“And his disciples answered him, ‘How can one feed these people with bread here in this desolate place?’ And he asked them, ‘How many loaves do you have?’ They said, ‘Seven.’ And he directed the crowd to sit down on the ground. And he took the seven loaves, and having given thanks, he broke them and gave them to his disciples to set before the people; and they set them before the crowd. And they had a few small fish. And having blessed them, he said that these also should be set before them.” - Mark 8:4-8
“How can one feed these people with bread here in this desolate place?” (v. 4). Instead of trusting Jesus to provide as he had before, the disciples remained mired in their doubt and unbelief. How could one feed, heal, restore, renew, and resurrect? The real question was not how, but who could do such mighty works. And the answer was only Jesus!
Despite the disciples’ lingering doubts, Jesus continued with his plan to nourish and provide for the people. As before, he asked how much food was available. How he must have longed for the disciples to believe and respond, “Plenty!” Instead, they told him there were seven loaves and a few small fish (sardines in Greek). Remember, the loaves were the size of dinner rolls. There was barely enough food to feed the Twelve, much less a crowd of 4,000. Or so they thought. The disciples were so focused on the material limitations that they forgot about Jesus’ boundless power.
Once again, Jesus gave thanks for the food before instructing the disciples to distribute it. And once again, every single person was fed and satisfied. Seven loaves and two fish nourished 4,000 people. That is a miracle! Jesus took what was available, blessed it, broke it, and created abundance from it. He was in no way limited by the lack of food or the lack of faith amongst his followers. The disciples must have marveled as they once more carried around baskets overflowing with food. Jesus had clearly answered the how and the who, leaving them to wonder why. Why did he care so much about 4,000 Gentiles? Why had he spent three days teaching them and then worked a miracle on their behalf?
Again, the answer lies in the abundance of Jesus. He had more than enough love and power to pour out on the nation of Israel and the Gentiles. Salvation began with the Jews, but Jesus had begun extending it to all believers. His ministry was not limited by religious laws, geography, background, or ethnicity. When he looked at the crowd around him, he did not see Gentiles. He saw children, sheep in need of a shepherd. He saw disciples in the making, people who would continue to expand his kingdom.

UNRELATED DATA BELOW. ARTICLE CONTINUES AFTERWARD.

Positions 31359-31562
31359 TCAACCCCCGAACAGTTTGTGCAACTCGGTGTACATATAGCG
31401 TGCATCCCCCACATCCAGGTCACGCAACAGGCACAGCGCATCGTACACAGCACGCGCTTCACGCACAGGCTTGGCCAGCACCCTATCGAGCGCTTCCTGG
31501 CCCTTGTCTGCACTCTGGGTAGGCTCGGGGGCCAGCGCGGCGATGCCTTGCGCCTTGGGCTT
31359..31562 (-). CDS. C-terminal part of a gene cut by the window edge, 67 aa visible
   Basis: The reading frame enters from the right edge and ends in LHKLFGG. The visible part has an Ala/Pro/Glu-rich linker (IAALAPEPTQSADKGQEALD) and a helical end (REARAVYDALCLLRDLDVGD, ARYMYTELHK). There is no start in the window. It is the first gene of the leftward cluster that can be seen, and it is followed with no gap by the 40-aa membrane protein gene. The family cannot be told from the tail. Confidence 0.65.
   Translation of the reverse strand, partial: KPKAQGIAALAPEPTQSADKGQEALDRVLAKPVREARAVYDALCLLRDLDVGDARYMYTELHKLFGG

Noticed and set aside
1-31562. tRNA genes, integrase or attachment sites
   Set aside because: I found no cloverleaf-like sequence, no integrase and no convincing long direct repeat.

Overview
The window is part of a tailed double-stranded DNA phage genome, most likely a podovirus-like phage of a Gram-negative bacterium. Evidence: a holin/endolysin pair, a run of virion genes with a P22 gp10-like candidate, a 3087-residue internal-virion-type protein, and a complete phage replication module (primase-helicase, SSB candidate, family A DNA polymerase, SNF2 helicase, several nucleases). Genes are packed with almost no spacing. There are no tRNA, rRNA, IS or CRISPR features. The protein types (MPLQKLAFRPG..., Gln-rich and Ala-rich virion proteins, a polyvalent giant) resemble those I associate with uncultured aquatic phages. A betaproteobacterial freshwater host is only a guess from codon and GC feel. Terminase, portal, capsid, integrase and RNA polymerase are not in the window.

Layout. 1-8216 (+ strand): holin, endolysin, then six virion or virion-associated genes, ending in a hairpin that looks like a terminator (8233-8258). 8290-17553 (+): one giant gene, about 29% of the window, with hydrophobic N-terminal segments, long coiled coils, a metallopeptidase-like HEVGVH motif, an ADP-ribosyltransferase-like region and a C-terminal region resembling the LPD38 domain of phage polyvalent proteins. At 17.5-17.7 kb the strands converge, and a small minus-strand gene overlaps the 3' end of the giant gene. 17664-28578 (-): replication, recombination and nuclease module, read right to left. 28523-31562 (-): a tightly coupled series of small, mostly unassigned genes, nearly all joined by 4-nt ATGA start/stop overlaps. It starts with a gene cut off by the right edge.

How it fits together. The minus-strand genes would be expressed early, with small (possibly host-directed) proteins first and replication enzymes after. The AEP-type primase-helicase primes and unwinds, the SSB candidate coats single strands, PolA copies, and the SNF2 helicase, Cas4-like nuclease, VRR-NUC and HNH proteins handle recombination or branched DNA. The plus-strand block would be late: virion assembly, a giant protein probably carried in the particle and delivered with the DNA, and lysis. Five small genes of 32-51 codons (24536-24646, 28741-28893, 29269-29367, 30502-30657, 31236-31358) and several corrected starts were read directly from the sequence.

Jesus viewed people and events from a divine perspective. The disciples, on the other hand, still saw things through an earthly lens. They were slow to believe and understand that nothing was impossible for Jesus. Despite their hard-heartedness, Jesus continued to love them, teach them, challenge them, and call them to embrace his divine perspective. He knew that his ministry and work would eventually fall to these twelve men, and he wanted them be ready. He wanted them to remember his power, authority, and compassion.
Jesus invited the disciples to join in his abundant kingdom work, and now he invites you to do the same. Do you have spiritual eyes to see and ears to hear him? Or are you too focused on worldly constraints – the seven small loaves and two tiny sardines? The mighty works of Jesus have no limitation! May we allow the Lord to give us his divine perspective so that we don’t ask how or why. Instead, may we respond like the prophet Isaiah: “Here I am, send me!” (Isaiah 6:8).
Reflect and Respond:
How do you view the Lord’s work – from his divine perspective or your earthly perspective? How is he inviting you to participate in his abundant kingdom work today? We would love to hear your thoughts in the comments.
Let's face it, the Christian life is hard. Relationships take work. Christians forget. Sometimes it is tempting to go back to the days when God was not the center of our lives - to backslide. We are all faced with tremendous pressures to drift away from intimacy with Jesus and the community of the Church. However, the Lord invites us to pay attention, to move forward, to draw near, and to live lives of worship. Draw Near: Hebrews on Christian Worship is a Bible study on the Book of Hebrews intended to lead participants into a deeper intimacy with the Living God in the context of New Testament worship. Draw nearer to God in authentic worship today!
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